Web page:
Harvard University 101 For Tourists
Harvard University is up there along with the Red Sox, The Celtics, Irish Pubs, a funny accent ("Hahvaad") and something about a tea party, when one is asked about the first thing that comes to mind when you mention the city of Boston, Massachusettes.
While the Ivy League university seems almost mythical in scope, a place of legend that few brilliant and financially well endowed individuals get to experience, it is surprisingly attainable to the general public. It can even be considered the Disneyland of prestigious educational institutes...
Touring Harvard - Guided Historical Tour
Visitors Center, 1350 Massachusetts Avenue, Boston, MA
Aside from doing a 4 year bid and dropping a few hundred thousand dollars (assuming you were accepted in the first place) the best way to get to know the campus, history and points of interest of this prestigious institute is by taking an official tour. In recognition of it's status as a stand alone attraction within Boston, Harvard University offers FREE tours to the general public. This means that you do not have to wear the guise of a prospective undergraduate in town for a debriefing. Instead, you are free to follow along a guided tour led by volunteer students who will take you on a journey of all that is Harvard University from their innocent, and not so innocent, perspective and providing insight into the past, present and future along with interesting anecdotes about the world's most renowned scholastic community. If student guided tours aren't your thing you are able to take a self guided tour of the campus accompanied by audio aids for a small fee.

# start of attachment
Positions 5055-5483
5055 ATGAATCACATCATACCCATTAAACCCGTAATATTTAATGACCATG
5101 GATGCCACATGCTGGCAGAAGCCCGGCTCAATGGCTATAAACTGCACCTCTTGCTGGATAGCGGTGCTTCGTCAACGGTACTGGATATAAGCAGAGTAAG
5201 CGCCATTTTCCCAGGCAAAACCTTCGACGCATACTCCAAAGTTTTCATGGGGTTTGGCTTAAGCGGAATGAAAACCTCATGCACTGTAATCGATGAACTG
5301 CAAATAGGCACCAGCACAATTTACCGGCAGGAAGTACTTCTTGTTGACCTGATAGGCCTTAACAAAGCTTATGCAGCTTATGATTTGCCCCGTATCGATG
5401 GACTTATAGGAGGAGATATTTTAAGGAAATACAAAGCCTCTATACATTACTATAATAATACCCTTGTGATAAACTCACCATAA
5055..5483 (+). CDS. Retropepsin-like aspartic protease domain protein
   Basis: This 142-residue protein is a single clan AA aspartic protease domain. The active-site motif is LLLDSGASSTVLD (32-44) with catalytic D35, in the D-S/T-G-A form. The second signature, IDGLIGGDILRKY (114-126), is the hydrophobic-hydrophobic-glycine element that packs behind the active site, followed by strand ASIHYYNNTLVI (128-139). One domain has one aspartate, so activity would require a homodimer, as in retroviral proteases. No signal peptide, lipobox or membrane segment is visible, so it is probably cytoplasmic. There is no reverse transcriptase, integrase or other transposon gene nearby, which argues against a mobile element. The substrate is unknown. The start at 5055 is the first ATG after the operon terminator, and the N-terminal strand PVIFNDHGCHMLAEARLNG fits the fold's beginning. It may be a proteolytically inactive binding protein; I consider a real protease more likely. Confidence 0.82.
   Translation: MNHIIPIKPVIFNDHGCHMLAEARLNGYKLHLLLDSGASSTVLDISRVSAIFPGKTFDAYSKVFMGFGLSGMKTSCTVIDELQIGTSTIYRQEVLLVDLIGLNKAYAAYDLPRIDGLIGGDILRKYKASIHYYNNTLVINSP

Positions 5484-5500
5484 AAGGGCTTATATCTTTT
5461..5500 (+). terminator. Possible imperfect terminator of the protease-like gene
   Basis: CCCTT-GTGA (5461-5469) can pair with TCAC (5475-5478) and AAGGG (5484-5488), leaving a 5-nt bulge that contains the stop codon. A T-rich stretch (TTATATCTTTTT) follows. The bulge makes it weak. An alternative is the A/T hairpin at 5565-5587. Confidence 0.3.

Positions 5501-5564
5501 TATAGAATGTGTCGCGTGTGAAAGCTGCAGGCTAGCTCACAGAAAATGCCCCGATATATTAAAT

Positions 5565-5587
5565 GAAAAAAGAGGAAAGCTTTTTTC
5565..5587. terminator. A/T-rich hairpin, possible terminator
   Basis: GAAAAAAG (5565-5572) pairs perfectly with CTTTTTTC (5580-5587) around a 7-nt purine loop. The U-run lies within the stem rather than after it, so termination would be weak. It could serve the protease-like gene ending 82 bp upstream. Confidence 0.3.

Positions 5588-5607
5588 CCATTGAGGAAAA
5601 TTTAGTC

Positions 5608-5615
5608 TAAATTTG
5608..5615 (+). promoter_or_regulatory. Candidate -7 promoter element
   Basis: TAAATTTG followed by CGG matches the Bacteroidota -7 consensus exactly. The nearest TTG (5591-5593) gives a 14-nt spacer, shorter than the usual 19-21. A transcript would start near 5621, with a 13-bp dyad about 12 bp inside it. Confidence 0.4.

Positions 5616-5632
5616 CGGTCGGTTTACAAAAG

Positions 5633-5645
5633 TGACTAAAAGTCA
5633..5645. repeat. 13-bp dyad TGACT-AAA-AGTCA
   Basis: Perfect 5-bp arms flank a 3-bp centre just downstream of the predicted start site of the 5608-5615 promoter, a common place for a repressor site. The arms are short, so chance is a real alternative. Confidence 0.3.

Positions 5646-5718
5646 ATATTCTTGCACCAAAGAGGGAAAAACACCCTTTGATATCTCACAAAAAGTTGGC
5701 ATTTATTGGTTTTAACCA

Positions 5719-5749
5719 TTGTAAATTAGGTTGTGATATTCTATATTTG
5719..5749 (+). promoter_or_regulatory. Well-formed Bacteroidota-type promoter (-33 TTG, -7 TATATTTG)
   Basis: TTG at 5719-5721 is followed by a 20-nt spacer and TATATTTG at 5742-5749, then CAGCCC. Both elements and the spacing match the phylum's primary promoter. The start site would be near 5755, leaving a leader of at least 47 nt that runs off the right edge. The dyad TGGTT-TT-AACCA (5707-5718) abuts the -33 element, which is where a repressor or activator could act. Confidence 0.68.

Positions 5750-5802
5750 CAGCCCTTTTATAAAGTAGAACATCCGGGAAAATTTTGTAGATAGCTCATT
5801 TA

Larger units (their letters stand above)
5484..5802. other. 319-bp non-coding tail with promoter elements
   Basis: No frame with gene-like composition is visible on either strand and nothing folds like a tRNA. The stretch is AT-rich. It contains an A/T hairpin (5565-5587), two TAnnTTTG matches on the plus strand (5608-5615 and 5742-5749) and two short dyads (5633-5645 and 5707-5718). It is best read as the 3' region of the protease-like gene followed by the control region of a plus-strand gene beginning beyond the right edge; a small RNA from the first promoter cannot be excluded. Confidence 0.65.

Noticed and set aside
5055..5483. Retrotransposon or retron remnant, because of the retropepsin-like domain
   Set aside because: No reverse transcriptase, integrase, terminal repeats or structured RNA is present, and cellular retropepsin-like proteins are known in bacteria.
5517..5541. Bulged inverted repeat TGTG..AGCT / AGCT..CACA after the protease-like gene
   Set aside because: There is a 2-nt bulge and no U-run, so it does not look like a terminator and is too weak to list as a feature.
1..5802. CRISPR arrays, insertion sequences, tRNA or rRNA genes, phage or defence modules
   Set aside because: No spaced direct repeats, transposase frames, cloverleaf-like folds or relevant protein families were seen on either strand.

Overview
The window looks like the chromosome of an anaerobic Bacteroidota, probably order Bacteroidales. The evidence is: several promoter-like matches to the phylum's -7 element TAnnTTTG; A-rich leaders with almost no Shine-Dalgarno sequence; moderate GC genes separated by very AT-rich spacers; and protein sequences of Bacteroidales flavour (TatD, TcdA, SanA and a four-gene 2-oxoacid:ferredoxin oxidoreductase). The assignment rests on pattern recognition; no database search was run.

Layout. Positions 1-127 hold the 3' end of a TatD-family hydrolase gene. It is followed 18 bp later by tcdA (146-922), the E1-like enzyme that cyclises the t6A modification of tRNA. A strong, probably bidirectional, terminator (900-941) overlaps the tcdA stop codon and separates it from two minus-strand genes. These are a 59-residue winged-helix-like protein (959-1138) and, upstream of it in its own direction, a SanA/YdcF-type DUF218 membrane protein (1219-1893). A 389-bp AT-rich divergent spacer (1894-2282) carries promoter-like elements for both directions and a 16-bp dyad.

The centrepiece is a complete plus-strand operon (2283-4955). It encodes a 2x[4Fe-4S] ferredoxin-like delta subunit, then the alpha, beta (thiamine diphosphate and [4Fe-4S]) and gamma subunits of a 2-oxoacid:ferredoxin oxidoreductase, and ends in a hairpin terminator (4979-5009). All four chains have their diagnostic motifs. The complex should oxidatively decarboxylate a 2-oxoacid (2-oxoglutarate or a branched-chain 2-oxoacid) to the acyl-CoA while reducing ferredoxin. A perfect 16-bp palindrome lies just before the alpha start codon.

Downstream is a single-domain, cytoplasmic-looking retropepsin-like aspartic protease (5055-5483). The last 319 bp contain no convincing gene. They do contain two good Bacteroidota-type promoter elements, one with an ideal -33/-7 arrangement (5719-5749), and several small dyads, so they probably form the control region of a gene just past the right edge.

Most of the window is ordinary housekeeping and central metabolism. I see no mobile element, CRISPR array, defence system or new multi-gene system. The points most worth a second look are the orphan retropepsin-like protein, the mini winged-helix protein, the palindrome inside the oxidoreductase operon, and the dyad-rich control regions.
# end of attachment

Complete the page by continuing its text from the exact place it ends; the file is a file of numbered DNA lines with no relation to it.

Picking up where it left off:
The Official Harvard tour departs from the Harvard Information Center, in the Holyoke Center Arcade, between 9:45AM and 3:45PM and is approximately one hour in length. There is no pre-registration for general visitors so feel free to show up between the mention time frame. Groups of 15 or more require reservations by contacting firstname.lastname@example.org.
Download your own interactive map of the Harvard University Campus here
John Harvard Statue - Old Yard (near Massachusetts Hall)
If you've seen the movie Social Network then you know a bit about the statue, John Harvard - Founder - 1638 and that it is nicknamed the statue of three lies: John Harvard was a contributor to the university but not the founder, the statue is actually made in the likeness of the sculptor's friend, and the University was in fact founded in 1636. Visitors are known to rub the left foot of the statue for good luck but let us warn you ahead of time to avoid this practice. In addition to the games of “dress up” (sunglasses, leis, etc...) and harmless tortures inflicted upon this poor Harvard figurehead, it has become a common tradition for prankster students to urinate on the very base of the statue in the exact spot visitors place their hands. Sorry, but the gig is up Freshmen.
Located next to Johnston Gate at the entrance to the Old Yard